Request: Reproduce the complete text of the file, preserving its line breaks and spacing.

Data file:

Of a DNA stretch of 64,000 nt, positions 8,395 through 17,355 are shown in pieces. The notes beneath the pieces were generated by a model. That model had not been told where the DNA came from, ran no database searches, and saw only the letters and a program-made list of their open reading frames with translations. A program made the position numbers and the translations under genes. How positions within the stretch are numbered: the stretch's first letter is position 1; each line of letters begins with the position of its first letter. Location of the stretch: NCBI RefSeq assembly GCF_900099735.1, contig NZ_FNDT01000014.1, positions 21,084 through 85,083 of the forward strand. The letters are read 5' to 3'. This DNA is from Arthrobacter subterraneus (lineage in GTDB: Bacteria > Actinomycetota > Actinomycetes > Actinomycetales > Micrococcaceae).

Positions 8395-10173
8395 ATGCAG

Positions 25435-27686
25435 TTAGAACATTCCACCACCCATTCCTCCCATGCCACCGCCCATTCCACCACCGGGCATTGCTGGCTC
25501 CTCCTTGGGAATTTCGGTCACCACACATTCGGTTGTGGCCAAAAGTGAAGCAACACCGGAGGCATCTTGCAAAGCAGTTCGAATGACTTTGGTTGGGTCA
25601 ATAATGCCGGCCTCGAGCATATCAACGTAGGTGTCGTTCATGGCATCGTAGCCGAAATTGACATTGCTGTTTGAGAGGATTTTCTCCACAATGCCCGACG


Of a DNA stretch of 64,000 nt, positions 8,395 through 17,355 are shown in pieces. The notes beneath the pieces were generated by a model. That model had not been told where the DNA came from, ran no database searches, and saw only the letters and a program-made list of their open reading frames with translations. A program made the position numbers and the translations under genes. How positions within the stretch are numbered: the stretch's first letter is position 1; each line of letters begins with the position of its first letter. Location of the stretch: NCBI RefSeq assembly GCF_900099735.1, contig NZ_FNDT01000014.1, positions 21,084 through 85,083 of the forward strand. The letters are read 5' to 3'. This DNA is from Arthrobacter subterraneus (lineage in GTDB: Bacteria > Actinomycetota > Actinomycetes > Actinomycetales > Micrococcaceae).

Positions 8395-10173
8395 ATGCAG

Positions 25435-27686
25435 TTAGAACATTCCACCACCCATTCCTCCCATGCCACCGCCCATTCCACCACCGGGCATTGCTGGCTC
25501 CTCCTTGGGAATTTCGGTCACCACACATTCGGTTGTGGCCAAAAGTGAAGCAACACCGGAGGCATCTTGCAAAGCAGTTCGAATGACTTTGGTTGGGTCA
25601 ATAATGCCGGCCTCGAGCATATCAACGTAGGTGTCGTTCATGGCATCGTAGCCGAAATTGACATTGCTGTTTGAGAGGATTTTCTCCACAATGCCCGACG